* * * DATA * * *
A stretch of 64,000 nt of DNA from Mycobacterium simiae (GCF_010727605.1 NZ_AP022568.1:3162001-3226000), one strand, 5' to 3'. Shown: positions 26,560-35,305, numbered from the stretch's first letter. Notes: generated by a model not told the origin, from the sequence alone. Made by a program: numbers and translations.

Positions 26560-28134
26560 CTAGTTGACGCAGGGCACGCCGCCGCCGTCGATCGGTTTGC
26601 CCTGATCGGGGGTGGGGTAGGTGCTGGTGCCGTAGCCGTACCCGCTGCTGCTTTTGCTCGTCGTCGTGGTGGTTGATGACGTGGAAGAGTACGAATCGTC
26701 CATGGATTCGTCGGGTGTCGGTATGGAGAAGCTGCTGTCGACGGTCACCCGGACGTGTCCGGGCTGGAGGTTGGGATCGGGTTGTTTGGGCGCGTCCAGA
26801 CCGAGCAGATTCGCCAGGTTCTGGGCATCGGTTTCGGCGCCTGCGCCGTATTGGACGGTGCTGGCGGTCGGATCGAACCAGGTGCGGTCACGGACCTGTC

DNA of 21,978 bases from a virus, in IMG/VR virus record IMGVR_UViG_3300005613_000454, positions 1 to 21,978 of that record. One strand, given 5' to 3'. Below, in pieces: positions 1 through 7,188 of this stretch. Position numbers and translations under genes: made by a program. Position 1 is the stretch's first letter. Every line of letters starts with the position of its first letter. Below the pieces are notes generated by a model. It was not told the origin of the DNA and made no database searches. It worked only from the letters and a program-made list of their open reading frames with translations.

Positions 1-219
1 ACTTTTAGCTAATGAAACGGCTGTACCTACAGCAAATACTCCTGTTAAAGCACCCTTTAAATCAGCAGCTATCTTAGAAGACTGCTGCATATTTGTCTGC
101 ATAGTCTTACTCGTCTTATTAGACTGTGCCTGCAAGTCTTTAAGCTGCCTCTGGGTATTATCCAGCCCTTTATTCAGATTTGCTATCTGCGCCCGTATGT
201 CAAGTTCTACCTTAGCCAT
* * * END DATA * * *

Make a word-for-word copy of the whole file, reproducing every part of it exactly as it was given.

A stretch of 64,000 nt of DNA from Mycobacterium simiae (GCF_010727605.1 NZ_AP022568.1:3162001-3226000), one strand, 5' to 3'. Shown: positions 26,560-35,305, numbered from the stretch's first letter. Notes: generated by a model not told the origin, from the sequence alone. Made by a program: numbers and translations.

Positions 26560-28134
26560 CTAGTTGACGCAGGGCACGCCGCCGCCGTCGATCGGTTTGC
26601 CCTGATCGGGGGTGGGGTAGGTGCTGGTGCCGTAGCCGTACCCGCTGCTGCTTTTGCTCGTCGTCGTGGTGGTTGATGACGTGGAAGAGTACGAATCGTC
26701 CATGGATTCGTCGGGTGTCGGTATGGAGAAGCTGCTGTCGACGGTCACCCGGACGTGTCCGGGCTGGAGGTTGGGATCGGGTTGTTTGGGCGCGTCCAGA
26801 CCGAGCAGATTCGCCAGGTTCTGGGCATCGGTTTCGGCGCCTGCGCCGTATTGGACGGTGCTGGCGGTCGGATCGAACCAGGTGCGGTCACGGACCTGTC

DNA of 21,978 bases from a virus, in IMG/VR virus record IMGVR_UViG_3300005613_000454, positions 1 to 21,978 of that record. One strand, given 5' to 3'. Below, in pieces: positions 1 through 7,188 of this stretch. Position numbers and translations under genes: made by a program. Position 1 is the stretch's first letter. Every line of letters starts with the position of its first letter. Below the pieces are notes generated by a model. It was not told the origin of the DNA and made no database searches. It worked only from the letters and a program-made list of their open reading frames with translations.

Positions 1-219
1 ACTTTTAGCTAATGAAACGGCTGTACCTACAGCAAATACTCCTGTTAAAGCACCCTTTAAATCAGCAGCTATCTTAGAAGACTGCTGCATATTTGTCTGC
101 ATAGTCTTACTCGTCTTATTAGACTGTGCCTGCAAGTCTTTAAGCTGCCTCTGGGTATTATCCAGCCCTTTATTCAGATTTGCTATCTGCGCCCGTATGT
201 CAAGTTCTACCTTAGCCAT